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Pilot Error: A Tale of Two Ghostbusters

More test pilots and this time they are oddly linked.

Remember that test pilots are never meant to be seen by the public at large and are usually proof of concept for the networks or direct sales tools like the entries Defenders of the Earth test pilot.

The Ghost Busters is not the animated version of the 1984 hit movie but is in fact a 1975 live action kids series from Filmation.

Starring Forrest Tucker, Larry Storch, and Bob Burns (as Tracy the Gorilla) the show followed The Ghost Busters (note the space between the words) as they had their adventures attempting to bust ghosts (duh).

Lasting 15 half hour episodes the show was a modest hit on Saturday mornings for 70’s kids but eventually just faded into the ether of time with only a small VHS release of a few episodes in the mid 80’s and occasional reruns now and then.

In 1984 Columbia Pictures was producing this relatively large budget film called Ghostbusters and it seems that someone in legal never bothered to check if there was already a Ghost Busters property (for legal purposes that space in the title was of little consequence). How did they overlook such a vital issue? When the script was written in 1983 it was titled GhostSMASHERS… so there was no conflict until that was deemed… frankly… a dumb title.

Filmation still had the legal use of that title which put Columbia in a bind. They were already too far into production to alter the title as it was said many times in the film so negotiations with Filmation commenced. For a measly $500,000 and %1 of all profits (with Hollywood accounting that is $0) Columbia got the name.

After the film was a monstrous success Columbia wanted to move into the realm of animation to continue this new franchise. At first they negotiated again with Filmation and Filmation even made up preliminary ideas for the cartoon but eventually Columbia backstabbed them and went with cheap animation company DiC (known in the industry as “Do It Cheaper” for their low quality animation). Filmation head Lou Scheimer regretted not thinking far enough ahead and in the 1993 book Animation by Filmation said “We should have asked for the animation rights for their (Columbia’s) Ghostbusters as part of the settlement.”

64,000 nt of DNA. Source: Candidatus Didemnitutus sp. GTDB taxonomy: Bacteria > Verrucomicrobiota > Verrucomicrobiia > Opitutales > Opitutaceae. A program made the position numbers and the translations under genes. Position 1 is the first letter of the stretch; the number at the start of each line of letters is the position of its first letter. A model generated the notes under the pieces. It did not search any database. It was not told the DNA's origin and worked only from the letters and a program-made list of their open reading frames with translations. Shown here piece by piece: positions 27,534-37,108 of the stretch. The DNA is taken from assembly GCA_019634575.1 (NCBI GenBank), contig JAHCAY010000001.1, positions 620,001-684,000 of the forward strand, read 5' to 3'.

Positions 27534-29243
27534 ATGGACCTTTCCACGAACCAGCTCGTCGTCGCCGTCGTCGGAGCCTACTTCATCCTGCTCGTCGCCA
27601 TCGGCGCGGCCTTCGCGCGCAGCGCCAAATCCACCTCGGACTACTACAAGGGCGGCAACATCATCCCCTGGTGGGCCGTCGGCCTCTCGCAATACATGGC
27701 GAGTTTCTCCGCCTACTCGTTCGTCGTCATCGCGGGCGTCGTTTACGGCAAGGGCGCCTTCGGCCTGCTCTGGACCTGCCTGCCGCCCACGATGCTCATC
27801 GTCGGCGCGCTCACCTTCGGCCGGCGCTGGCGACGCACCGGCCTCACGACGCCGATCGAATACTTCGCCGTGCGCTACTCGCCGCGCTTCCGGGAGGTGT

Not content to just sit back and get screwed, Scheimer (ever the shrewd business man) figured that since he still owned the Ghost Busters (space in the title) he could capitalize on not just the newfound popularity of the Ghostbusters “brand” but also compete directly against Columbia.

Filmation’s Ghostbusters (now one word) was created in 1986. This was not a simple cash in though… this was an actual continuation of the 1975 series with the now adult children of the original Ghost Busters (alongside Tracy) facing a new set of threats. In fact Larry Storch and Forrest Tucker even returned as their original characters in this series.

The show lasted 65 episodes in first run syndication and in many markets was (ironically to both parties I am sure) paired right beside the Columbia series The Real Ghostbusters.

Since this was first run syndication the show was sold direct to the TV stations rather than a network (a trade the Scheimer picked up while selling Masters of the Universe a few years prior). What we have here is a quick 8 minute “test reel” (more or less an industry only trailer). As with Defenders of the Earth this spoke directly to the programming heads of TV stations. Being an early version you can already see that some of the character models are a little off from the final version and even plot details about the characters are altered. A nice rare glimpse into something very people had seen before the internet age. Also yes that is Alan Oppenheimer narrating this “test pilot”. Oppenheimer is best known as the voices of Skeletor and villain Prime Evil in this very series.

Lets go, LETS GO Ghostbusters!

Well Columbia had their own Ghostbusters cartoon obviously which they titled The Real Ghostbusters as a way to simply be dicks to Filmation for having the audacity fight them in this areana.

They also had to test it out just like Filmation did although this is more of a proof of concept test than a selling test. The first season ran on Saturday mornings on ABC with season 2 running in first run syndication (this is where it bumped directly into the Filmation Ghostbusters) and finally landing back on ABC for its final season.

You might notice a few things right off the bat here. No dialog as the voices had not been cast yet but that the Ghostbusters theme used here is not the Ray Parker Jr. version… well not the mix from the movie anyway (bet he still has to pay Huey Lewis though). Also note that the character models are a little off with the exception of Peter… he looks very different from the final version that would air. This was due to likeness rights. None of the actors wanted to license their images to the cartoon… or they wanted way too much money depending on who you ask. That is why the cartoon version only superficially resemble the actors from the movie yet this test pilot version Venkman does look a little closer to Bill Murray so I wager that is why he was changed so drastically.

Nice to see how this evolved into the show that everyone loved. Personally I was also a Filmation Ghostbusters man myself.



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